Top Tips for Running a Successful Annual General Meeting Part I - In-room Considerations
COVID-19 has had a tremendous impact on the meetings and events space as we have seen 41% of businesses in Australia pivot from traditional live events to a hybrid or virtual experience for good. As a result, the Australian government has passed legislation making hybrid AGM’s a permanent fixture in business. With this, comes added complexity as accommodating for those most eager for face-to-face contact as well as those who prefer to attend remotely can be a challenge for any business.
The effectiveness of the virtual component of a hybrid AGM is heavily dependent on the source, that being the space in which the meeting is physically conducted (usually) alongside an in-room audience.The following are considerations that should be considered when planning and organising the physical element of the meeting and the space involved.
Set Design & Layout
Thought needs to be given to the way that your AGM is laid out and designed. This will be greatly impacted by the technology you're using and how people will be interacting with it.
Placing screens in specific locations and ensuring that there is enough space for people attending live to be comfortable and not obstructed is vitally important. Having a simple non-distracting backdrop (media walls, branded set piece (one or two colours) or draping all work well) is ideal to ensure that the focus is on the stage and not what's going on behind it. This is essential for both the in-room and online audiences.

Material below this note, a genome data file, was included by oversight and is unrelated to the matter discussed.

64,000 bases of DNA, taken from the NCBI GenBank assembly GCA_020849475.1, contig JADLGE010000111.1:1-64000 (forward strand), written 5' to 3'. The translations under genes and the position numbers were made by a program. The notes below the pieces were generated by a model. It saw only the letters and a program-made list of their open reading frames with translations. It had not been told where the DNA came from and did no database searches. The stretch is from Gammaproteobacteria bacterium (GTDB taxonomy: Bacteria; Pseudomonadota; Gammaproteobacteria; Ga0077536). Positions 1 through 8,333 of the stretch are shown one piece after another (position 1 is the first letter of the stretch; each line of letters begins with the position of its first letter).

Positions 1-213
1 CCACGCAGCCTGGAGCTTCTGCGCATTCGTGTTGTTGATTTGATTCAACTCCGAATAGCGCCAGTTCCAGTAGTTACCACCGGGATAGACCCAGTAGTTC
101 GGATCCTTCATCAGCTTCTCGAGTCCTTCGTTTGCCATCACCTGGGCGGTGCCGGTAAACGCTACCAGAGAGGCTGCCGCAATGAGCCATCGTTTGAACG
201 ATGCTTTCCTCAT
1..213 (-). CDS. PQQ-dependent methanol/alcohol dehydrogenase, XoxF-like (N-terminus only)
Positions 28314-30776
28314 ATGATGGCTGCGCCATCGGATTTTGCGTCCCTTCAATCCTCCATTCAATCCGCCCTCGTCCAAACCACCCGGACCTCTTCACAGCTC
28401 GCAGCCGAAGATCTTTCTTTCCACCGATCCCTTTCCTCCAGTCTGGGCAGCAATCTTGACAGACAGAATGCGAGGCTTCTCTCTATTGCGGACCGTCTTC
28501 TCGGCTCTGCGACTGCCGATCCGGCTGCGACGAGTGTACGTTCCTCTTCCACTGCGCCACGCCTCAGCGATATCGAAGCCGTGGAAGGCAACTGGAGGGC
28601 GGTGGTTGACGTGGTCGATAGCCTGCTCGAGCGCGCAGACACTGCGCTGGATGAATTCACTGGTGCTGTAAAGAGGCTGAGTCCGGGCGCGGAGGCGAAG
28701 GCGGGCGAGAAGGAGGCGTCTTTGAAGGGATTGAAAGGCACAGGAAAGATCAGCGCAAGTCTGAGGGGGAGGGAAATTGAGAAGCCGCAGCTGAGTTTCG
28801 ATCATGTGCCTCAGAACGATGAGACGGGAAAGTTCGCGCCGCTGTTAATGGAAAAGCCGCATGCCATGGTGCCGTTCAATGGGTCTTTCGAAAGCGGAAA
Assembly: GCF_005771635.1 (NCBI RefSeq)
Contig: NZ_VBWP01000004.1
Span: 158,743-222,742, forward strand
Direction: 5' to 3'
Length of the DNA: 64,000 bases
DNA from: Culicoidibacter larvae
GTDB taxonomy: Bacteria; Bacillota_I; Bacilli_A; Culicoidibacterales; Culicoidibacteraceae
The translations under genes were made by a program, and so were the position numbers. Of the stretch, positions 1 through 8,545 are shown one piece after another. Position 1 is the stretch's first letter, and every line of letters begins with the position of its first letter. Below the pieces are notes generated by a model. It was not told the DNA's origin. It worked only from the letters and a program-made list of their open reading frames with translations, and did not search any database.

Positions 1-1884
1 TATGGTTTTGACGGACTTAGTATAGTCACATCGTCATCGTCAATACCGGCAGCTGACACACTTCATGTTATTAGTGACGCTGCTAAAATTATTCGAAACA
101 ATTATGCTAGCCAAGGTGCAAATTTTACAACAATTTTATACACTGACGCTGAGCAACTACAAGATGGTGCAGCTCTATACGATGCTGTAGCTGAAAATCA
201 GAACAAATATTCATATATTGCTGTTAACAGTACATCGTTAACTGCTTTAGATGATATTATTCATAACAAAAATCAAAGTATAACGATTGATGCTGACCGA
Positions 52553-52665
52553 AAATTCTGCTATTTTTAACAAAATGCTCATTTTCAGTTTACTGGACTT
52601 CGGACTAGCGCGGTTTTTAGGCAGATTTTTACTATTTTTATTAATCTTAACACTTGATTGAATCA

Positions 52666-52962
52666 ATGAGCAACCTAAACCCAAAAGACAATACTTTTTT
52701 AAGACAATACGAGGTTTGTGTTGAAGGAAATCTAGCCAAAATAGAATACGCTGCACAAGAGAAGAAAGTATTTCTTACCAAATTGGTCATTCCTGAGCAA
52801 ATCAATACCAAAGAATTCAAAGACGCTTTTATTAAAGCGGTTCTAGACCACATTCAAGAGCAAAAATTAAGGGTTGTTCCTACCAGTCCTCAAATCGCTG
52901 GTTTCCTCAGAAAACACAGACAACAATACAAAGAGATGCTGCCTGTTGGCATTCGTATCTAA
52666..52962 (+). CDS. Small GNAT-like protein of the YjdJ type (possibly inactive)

Ideally, the cameras used for filming the AGM should be positioned in a way that captures both the presenter as well as the atmosphere of the room to give the online audience a sense of the environment and allow them to feel more involved with the event (generally accomplished using a wide shot or multiple wide shots depending on the size of the space). Getting the angle of the shot right is key to ensuring that people feel engaged with proceedings.
The camera placement is also critical –too close and it can feel interrogative, too far back and it can be difficult for the online audience to feel engaged with the presenters.
Does the chairman and/or any speaking director have a clear line of sight with the camera? An autocue unit positioned in front of the camera is a great way to keep presenters on track and ensure that they're looking in the right direction to remain engaged with the remote audience.
During Q&A, it is more natural to engage with a questioner in the room than online, given the physical presence of the person. It can be hard to juggle both audiences, particularly when it comes to phone/online Q&A. To give the Chairman/directors a focus point a screen can be positioned directly under the camera (not too far down) with a silhouette of a person in the foreground, this will help the speaker maintain an eye-line with the remote audience and give them a focus point to refer to during remote Q&A sessions so that they can focus on answering the question and not their body language and eye placement.
A few practice sessions progressing from in-room to online/phone questions (and vice-versa) will help with creating a natural level of engagement for the speaker to transition from engagement with the in-room audience to the online audience.
Hybrid AGMs are evidently becoming an increasingly popular alternative to traditional in-person meetings, as they offer several advantages such as cost and time savings. To make sure your hybrid AGM is a success, be sure to follow the tips we've outlined in this article. These include making information accessible, using technology in a user-friendly way, ensuring that devices are compatible as well as our in-room recommendations for camera positioning, layout, and juggling engagement of both the online and in-room audience. Most importantly, remember that the tech should beused as a means of service to enhance the experience of your audience.
This is part one of our "Top tips to running a successful AGM" series. To view part two click here.